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FOREX-Dollar higher against yen on U.S. debt deal prospects

* Dollar/yen trades near two-week high

* Markets expect last-minute U.S. debt deal

* Senate aides say agreement near, details still unclear

By Anooja Debnath

LONDON, Oct 16 (Reuters) - The dollar rose against the yen

on Wednesday on renewed assurances from U.S. lawmakers that a

deal to avert a U.S. default and reopen the partially-shut

government was within reach.

Officials said an agreement to lift the government's $16.7

trillion borrowing limit was near late on Tuesday after two

separate legislative efforts in the House were buried by

Republican rebellions, fraying market nerves.

The assurances, however, helped the dollar trade close to a

two-week high against the safe-haven yen and a four-week high

against a basket of currencies.

"Everyone is quite confident there will be an agreement in

the last minute if not before," said Niels Christensen, FX

strategist at Nordea. "If they reach a deal it will help risk

appetite, so we might see a move higher in dollar/yen," he said,

adding that the pair could target the 100 mark on a deal.

By 1000 GMT, the dollar was up 0.2 percent at 98.35 yen

, not far from the Oct. 1 high of 98.73. It was

down 0.1 percent against major currencies at 80.418, but still

close to the previous session's peak of 80.703, its highest

since Sept 18.

The dollar had taken a hit from Fitch Ratings' warning that

it could cut the U.S. sovereign rating from AAA, citing the

political spat over the debt ceiling.

The euro was up 0.1 percent against the dollar at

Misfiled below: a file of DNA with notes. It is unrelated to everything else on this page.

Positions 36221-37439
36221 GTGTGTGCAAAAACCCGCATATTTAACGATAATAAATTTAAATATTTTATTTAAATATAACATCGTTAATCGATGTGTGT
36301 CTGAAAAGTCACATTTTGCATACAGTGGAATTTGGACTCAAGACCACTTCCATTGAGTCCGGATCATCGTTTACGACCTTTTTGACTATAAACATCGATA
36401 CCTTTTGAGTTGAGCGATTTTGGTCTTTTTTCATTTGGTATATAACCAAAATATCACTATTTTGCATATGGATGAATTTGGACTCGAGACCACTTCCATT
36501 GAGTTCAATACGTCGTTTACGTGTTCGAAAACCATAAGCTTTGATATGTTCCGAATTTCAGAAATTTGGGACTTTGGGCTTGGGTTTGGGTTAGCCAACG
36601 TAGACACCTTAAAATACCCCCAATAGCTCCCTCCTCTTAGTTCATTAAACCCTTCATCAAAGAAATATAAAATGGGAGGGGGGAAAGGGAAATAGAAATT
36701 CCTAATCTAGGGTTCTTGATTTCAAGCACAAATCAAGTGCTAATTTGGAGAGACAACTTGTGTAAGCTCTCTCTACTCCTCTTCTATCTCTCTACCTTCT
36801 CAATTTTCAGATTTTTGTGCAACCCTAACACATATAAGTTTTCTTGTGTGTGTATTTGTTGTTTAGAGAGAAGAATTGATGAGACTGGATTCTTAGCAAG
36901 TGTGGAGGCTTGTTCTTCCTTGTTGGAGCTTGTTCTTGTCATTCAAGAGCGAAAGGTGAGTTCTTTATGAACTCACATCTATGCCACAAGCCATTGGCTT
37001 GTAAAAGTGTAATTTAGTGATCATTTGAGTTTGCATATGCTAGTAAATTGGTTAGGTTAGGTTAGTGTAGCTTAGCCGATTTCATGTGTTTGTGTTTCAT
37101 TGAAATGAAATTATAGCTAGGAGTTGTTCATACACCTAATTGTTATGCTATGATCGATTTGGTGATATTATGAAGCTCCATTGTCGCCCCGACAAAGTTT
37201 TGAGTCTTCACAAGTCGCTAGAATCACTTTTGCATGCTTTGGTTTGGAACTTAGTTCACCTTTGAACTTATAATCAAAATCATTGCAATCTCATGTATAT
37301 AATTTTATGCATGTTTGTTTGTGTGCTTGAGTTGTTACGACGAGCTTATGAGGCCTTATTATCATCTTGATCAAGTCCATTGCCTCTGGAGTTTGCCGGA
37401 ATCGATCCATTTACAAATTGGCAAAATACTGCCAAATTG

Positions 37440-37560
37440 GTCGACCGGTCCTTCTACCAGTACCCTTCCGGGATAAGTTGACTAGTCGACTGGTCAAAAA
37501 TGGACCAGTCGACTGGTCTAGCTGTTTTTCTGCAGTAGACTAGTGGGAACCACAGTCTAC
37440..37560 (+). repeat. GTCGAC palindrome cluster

$1.3534, having hit a low of $1.3479 in the previous session,

which was a two-week trough.

Analysts said the prolonged debt debate would probably delay

the U.S. Federal Reserve's move to begin trimming its

bond-buying programme of stimulus for the economy.

"By now we have had two weeks of a (partial) government

shutdown and that is certainly going to have an impact on the

economy and will affect monetary policy," said Thu Lan Nguyen,

currency strategist at Commerzbank.

"Until now our base case was that the Fed would taper in

December but if we continue with the government shutdown the

chances are increasing that tapering is postponed to some time

in the first half of 2014."

If Congress fails to reach a deal by Thursday, cheques would

likely go out on time for a short while for everyone from

bondholders to workers who are owed unemployment benefits. But

analysts warn that a default on government obligations could

quickly follow, potentially causing the U.S. financial sector to

freeze up and threatening the global economy.

Kathy Lien, managing director at BK Asset Management, said

in a note to clients that she did not expect the dollar to drop

another 5 or 10 percent even if the Oct. 17 deadline passed

without a deal.

"If Congress manages to pass a bill to raise the debt

ceiling and reopen the government by Monday, it would still be

enough time to avoid a default," she said, as the U.S. won't

miss its first bond payment exactly on Oct. 17.

Until the statutory borrowing limit is actually increased,

investors are seen shunning Treasury bills maturing in the

latter half of October because of the possibility of a technical